“The Church is also facing a situation of fierce religious competition on the part of the evangelical sects,” Fr. Apollinaire further said and added in reference to this competition, “We are decreasing demographically, because we have not succeeded in renewing our approach to the Christian apostolate.”

“By means of her social work, the Church threatens many private interests and for this reason undermining her influence is the objective of many of them, especially the politicians,” the Cleric who has authored around 30 books and articles on theology, social commentary and literature told ACN.

In the July 28 interview, the Congolese Cleric observes that several institutions have threatened to weaken the Church in Africa.

As a result, Fr. Apollinaire says, the Church is “hated and even persecuted by some states which, rather than facilitating her work, instead try to silence her voice, using violent and intimidatory methods to suppress every expression of criticism.”


Another strategy used to weaken the Church, the 53-year-old Cleric says, “is by creating division among Christians.”

“The Church is also facing a situation of fierce religious competition on the part of the evangelical sects,” the Congolese Cleric says, hinting to the practice of fomenting corruption through sects that spearhead the multiplication of new Christian churches, “many of which are pure money-making schemes.”

Focusing attention to African countries that have been independent for the last 60 years, Fr. Apollinaire who doubles as the President of the Ditunga Project in DRC told ACN, “The current state of Black Africa is not the fruit of a positive dynamic but rather of a dynamic of violence caused by the Western conquest of Africa – the treatment of Negro slaves, colonialism, the false independences, the Cold War, the dictatorships and the apparent democracies.”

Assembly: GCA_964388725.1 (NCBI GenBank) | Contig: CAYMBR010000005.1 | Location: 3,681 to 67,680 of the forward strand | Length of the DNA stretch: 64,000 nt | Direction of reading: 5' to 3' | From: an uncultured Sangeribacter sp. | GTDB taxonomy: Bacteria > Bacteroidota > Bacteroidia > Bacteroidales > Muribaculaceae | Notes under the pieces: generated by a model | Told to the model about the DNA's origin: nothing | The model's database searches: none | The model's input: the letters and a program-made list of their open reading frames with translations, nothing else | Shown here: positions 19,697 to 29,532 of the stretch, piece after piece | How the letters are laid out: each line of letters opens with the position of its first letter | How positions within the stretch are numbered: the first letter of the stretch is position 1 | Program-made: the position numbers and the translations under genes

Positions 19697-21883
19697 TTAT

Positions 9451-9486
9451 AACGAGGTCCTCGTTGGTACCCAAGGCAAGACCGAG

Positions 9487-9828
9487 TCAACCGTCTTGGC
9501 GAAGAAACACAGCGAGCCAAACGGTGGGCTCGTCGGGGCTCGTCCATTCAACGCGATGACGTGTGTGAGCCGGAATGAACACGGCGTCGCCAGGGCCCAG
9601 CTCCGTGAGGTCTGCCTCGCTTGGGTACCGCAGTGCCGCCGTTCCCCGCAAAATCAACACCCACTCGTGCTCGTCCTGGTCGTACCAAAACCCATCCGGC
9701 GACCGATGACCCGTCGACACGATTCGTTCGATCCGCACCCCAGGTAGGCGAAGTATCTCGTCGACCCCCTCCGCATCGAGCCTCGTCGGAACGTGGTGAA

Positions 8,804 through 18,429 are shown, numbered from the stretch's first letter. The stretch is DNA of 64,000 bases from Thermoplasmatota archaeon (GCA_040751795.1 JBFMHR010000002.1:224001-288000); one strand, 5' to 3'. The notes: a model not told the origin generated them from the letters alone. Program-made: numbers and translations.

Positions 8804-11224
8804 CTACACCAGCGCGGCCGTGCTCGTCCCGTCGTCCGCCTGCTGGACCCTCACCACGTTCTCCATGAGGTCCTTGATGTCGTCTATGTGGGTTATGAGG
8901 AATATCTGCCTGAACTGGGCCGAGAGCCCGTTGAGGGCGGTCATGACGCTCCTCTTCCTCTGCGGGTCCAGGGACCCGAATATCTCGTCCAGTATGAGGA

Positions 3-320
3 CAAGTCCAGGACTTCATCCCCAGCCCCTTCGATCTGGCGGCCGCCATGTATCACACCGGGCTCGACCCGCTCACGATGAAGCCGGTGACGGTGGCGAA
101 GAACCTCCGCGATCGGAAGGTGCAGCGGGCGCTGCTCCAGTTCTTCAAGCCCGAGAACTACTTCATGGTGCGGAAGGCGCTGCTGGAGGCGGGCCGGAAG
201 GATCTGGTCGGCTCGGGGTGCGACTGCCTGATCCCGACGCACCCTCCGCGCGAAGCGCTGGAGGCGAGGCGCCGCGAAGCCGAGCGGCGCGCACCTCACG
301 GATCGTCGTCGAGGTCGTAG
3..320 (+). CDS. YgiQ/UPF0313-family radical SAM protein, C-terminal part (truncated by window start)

“There are wars caused by greed and covetousness, by the economic interests of certain indigenous groups and international powers,” Fr. Apollinaire says and adds, “the struggle for the control and exploitation of the continent's immense human and natural resources is costing many human lives in Africa.”

He further says, “These powers still get more benefit from the continent’s resources than the African nations themselves due to the unjust rules of a cruel market system.”

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“What little is left in the country is not managed for the good of all citizens, but according to the wants and whims of those who flaunt the power of the state and its elected representatives,” the Congolese further says.

As a way forward, the Congolese Cleric says, “Only a Church that is faithful to Christ and to the Gospel, through contemplation, humility, service, exemplary behavior and commitment on the part of all its members can be equal to its spiritual mission within society.”

“It is the one thing that Christ asks of the Church, so that she may be the temple and instrument of his love and his grace,” Fr. Apollinaire says.

Jude Atemanke is a Cameroonian journalist with a passion for Catholic Church communication. He holds a Bachelor’s Degree in Journalism and Mass Communication from the University of Buea in Cameroon. Currently, Jude serves as a journalist for ACI Africa.